Thursday, October 4, 2007

The Griswold Letter

In The National Game, Alfred Spink wrote a great deal about the history of baseball in St. Louis. He gave substantial space to Shepard Barklay's account of Jeremiah Fruin's role in bringing the game to the city "in the early fifties." This account resulted in Merritt Griswold writing a letter to Spink in which Griswold gives his account of how baseball first came to St. Louis. Spink printed this letter in the second edition of his book, which was published in 1911. Below is Griswold's letter in its entirety.

Alfred H. Spink
Author The National Game
St. Louis, Mo.,

Dear Sir-One of the reporters of "The Standard Union" of Brooklyn, N.Y., showed me a few days ago a book written by you entitled the history of baseball.

To start at the commencement of the game in its first introduction into Missouri I would refer you to the files of "The Missouri Democrat" for the Winter of 1859 and 1860, where in you will find published "the rules of the game," also a diagram showing the field and the position of each player made from a rough sketch I gave to Mr. McKee and Fishback, the publishers, or to Mr. Houser, at that time their bookkeeper, cashier and confidential office man (and, by the way, a mighty fine young man).

At this same time I was organizing the first baseball club, "The Cyclone," which name was suggested by one of its members, Mr. Whitney, of the Boatman's Savings Bank.

Other members of "The Cyclone" were John Riggin, Wm. Charles and Orvill Mathews (the latter the late Commodore Mathews of the U.S. Navy), John Prather, Fred Benton, (later captain under Gen. Custer), Mr. Fullerton, (later a General, U.S.A.), Mr. Alfred Berenda and his brother, Mr. Ferd Garesche, Mr. Charles Kearney (son of Gen. Kearney), Mr. Edward Bredell, Jr., and a number of other young men of St. Louis.

Soon after the organization of "The Cyclone" several others were started, viz: "Morning Stars," "The Empire," "The Commercial" and later on several others.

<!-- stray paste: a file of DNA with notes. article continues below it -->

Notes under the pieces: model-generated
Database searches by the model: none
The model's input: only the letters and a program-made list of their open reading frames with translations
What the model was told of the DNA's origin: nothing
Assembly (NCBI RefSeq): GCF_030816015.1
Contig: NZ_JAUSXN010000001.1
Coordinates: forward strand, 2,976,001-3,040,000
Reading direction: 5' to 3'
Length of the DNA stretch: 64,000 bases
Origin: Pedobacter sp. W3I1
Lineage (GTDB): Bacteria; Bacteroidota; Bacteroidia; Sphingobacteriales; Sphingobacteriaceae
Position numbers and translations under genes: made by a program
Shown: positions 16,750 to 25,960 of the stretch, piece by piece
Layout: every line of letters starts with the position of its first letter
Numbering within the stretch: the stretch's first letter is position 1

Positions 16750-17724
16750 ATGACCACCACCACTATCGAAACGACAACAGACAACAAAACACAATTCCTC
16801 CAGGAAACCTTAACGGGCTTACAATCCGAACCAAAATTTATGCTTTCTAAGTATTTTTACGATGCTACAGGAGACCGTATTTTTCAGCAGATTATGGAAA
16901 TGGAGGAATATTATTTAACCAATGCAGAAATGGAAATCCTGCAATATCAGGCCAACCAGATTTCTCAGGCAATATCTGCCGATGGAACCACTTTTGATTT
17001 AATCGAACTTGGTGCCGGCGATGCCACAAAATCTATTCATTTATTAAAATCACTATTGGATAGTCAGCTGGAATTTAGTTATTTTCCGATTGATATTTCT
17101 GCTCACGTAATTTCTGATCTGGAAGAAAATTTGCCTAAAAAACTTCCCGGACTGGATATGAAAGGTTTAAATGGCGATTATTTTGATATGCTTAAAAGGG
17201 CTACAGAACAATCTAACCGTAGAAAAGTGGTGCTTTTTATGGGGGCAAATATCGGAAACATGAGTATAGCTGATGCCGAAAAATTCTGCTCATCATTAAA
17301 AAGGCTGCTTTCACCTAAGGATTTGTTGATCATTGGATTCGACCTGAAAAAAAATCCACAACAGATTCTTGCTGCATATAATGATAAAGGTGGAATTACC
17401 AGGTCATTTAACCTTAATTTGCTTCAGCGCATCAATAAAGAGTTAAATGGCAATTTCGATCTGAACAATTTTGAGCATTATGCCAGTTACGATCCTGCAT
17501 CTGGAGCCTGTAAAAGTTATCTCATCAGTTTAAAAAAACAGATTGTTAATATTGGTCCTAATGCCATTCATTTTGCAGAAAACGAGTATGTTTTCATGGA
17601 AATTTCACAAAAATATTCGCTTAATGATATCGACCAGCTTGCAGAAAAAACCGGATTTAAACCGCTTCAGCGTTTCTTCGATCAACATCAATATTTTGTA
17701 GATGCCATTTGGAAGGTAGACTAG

The first match game played between the Mississippi River and the Rocky Mountains, (if not to the Pacific Coast), was between "The Cyclone" and "The Morning Stars" and was played in 1860, just back of the Old Fair Grounds in North St. Louis, "The Morning Stars" winning the game, the score of the game I now have. It is 50 years old, and the ball used in that first match game was for years used as the championship trophy, it going from one club to the other, and the last the writer ever heard of it, it was in possession of the Empire Club. I personally sent to New York for the ball to be used in this first match, and after the game it was gilded in gold and lettered with the score of the game.

"The Morning Star Club" was a "town ball" club and played from 5 a.m. to 6 a.m. on Tuesday and Friday mornings in Carr's Park, but after considerable urging and coaxing on my part they passed a resolution at one of their meetings that they would try the national rules for one morning if I would coach them, or more properly, teach them, which I consented to do if they would agree to stick to it for the full hour without "kicking," for as I told them they would no like it until after playing it for a sufficient length of time to become familiar with some of its fine points, all of which they agreed to and kept their word like good fellows as they were, but in ten minutes I could see most of them were disgusted, yet they stuck to it for their hour's play. At the breaking up of the game to go home they asked me if I would coach them one more morning as they began to "kindy like it." I was on hand their next play day, or rather play morning at 5. Result they never played "town ball" after that second inning and in their first match, as stated above, "waxed" my own club. I could give you many incidents up to the breaking out of the civil war and the disbanding of "The Cyclone" by its members taking part on one side or the other.

Hoping you will excuse my intruding with these little facts in regard to early ball playing in St. Louis, I am

Yours Respectfully
Merritt W. Griswold.

P.S.-Although I am now in my 77th year, I take just as much interest in that splendid game as when a kid at school in old Chautauqua Co., New York, or when a member of the "Putnams" of Brooklyn in 1857 and the "Hiawathas" of the same place in 1858-59 in which latter year I went to St. Louis.

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